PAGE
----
December 2009/January 2010 -- Volume 54, Number 5
In October, the Governor acted on hundreds of bills that went to his desk. Despite threatening to veto all of them unless he got a water deal, he decided to consider them individually for signature or veto. Many bills that would have made the lives of working families better were unfortunately vetoed because they conflicted with the Governor's pro-corporate mantra. However, a few good bills were signed. Below are some of the actions he took on bills important to the Teamsters.
SB 186 by Senator Mark De- Saulnier, (D-Concord), eliminated the expiration date on the law that allows employees to pre-designate their own doctor for the purposes of workers comp. Workers will now permanently have the right to choose their own physician for workplace injuries, which is a much better option than the company doctor. CTPAC co-sponsored this bill with the California Labor Federation and the California Professional Firefighters.
AB 1046 by Assembly Member Joel Anderson, (R-La Mesa), will help our members caught up in the foreclosure crisis. The law provides that a specified portion of equity in a home is exempt from execution to satisfy a judgment debt. Prior to this legislation the exempt equity amount was $50,000 for a single person, $75,000 for a family, and $150,000 for the elderly or disabled. This bill increased this “homestead exemption” to $75,000, $100,000, and $175,000, respectively.
AB 236 by Assembly Member Sandre Swanson, (D-Oakland), will preserve the car wash registry, which has enabled car wash workers to get justice for labor violations and organize to make a better life. This law was set to expire this year and has proved to be a very important tool in protecting the rights of some of the most exploited workers in the state.
AB 260 by Assembly Member Ted Lieu, (D-Torrance), will ban some of the most abusive mortgage lending practices that fueled the foreclosure freefall. It bans the practice of steering where mortgage brokers could con well-qualified home buyers into more expensive and risky subprime loans when they could have afforded traditional loans. This practice resulted in financial ruin for many working families. AB X3 81 by Assembly Member Isadore Hall, (D-Compton), facilitates the building of a new NFL stadium in the Los Angeles area that will create 18,000 jobs and 6,000 permanent stadium jobs. The bill was required to settle a lawsuit between the stadium developer and the community groups seeking to block the project. Along with Teamster construction jobs the developer has agreed to give card check to Teamsters Local 911 for parking.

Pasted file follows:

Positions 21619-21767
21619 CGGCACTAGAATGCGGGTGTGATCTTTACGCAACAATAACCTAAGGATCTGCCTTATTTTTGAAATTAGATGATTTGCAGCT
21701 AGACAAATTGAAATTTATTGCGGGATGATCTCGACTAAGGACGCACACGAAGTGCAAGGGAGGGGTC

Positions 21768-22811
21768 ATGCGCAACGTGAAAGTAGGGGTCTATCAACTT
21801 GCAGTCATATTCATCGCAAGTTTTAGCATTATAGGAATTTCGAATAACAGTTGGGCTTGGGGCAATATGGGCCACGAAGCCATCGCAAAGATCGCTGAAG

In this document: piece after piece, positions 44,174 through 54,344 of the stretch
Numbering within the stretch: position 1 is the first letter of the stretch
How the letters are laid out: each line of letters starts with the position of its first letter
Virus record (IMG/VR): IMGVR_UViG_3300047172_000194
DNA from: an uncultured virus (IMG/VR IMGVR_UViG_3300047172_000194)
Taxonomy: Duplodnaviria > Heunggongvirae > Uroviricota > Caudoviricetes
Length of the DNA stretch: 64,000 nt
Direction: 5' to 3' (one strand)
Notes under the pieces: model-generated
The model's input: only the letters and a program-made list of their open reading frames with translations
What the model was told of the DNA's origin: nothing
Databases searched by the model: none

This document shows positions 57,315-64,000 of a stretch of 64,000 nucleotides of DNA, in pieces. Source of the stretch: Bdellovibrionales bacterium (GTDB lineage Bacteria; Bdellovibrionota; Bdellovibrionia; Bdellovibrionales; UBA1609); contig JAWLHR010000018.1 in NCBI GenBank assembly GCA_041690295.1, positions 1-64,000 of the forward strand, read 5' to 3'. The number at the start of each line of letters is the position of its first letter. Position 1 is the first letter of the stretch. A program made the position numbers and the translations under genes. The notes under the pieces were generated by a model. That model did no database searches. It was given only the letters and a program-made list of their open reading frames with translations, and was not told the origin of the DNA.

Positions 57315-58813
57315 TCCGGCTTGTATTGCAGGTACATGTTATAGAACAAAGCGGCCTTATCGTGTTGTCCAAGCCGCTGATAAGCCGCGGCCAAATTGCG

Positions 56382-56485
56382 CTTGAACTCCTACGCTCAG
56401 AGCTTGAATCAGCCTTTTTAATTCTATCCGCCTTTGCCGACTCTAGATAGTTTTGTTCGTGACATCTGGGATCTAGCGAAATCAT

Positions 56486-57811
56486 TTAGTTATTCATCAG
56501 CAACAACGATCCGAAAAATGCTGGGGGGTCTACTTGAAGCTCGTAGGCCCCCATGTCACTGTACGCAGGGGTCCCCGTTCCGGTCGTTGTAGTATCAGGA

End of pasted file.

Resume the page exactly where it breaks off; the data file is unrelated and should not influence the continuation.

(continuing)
AB 838 by Assembly Member Swanson would have required Cal-OSHA to develop an indoor heat illness standard to protect workers in hot indoor environments. At least two union members from indoor workplaces have died of heat illness in the last two years. However, the Governor disagreed that the risk involved necessitated a regulation, so he vetoed the bill.
AB 943 by Assembly Member Tony Mendoza, (D-Artesia), would have banned employers from using an applicant or employee’s credit report to deny a job or promotion, unless substantially related to the job. This growing practice has led to some real
injustices. Not only is it a complete invasion of an applicant or employee’s privacy, but in almost every case, has no relation to the kind of performance the individual will have on the job. With the current foreclosure crisis, many workers who were duped into subprime loans find themselves in foreclosure with their credit ruined. This bill would have protected them from suffering additional penalties in the workplace. Unfortunately, the Governor sided with the Chamber of Commerce, who made this their number one “job killer” bill.
AB 1276 by Assembly Member Nancy Skinner, (D-El Cerrito), would have prevented the governor from binding the state to trade agreements without legislative approval. Many state policies on labor, health and safety, and the environment can be adversely impacted by trade agreements. Given the potential significant consequences, having the legislature as a check on the power of the governor to unilaterally bind the state to such agreements seems like common sense. The Governor doesn't have much common sense though, so he vetoed the bill.
Even though the legislature is in recess, there have been special session meetings in areas that effect Teamster jurisdiction such as water and education, and we are monitoring these closely.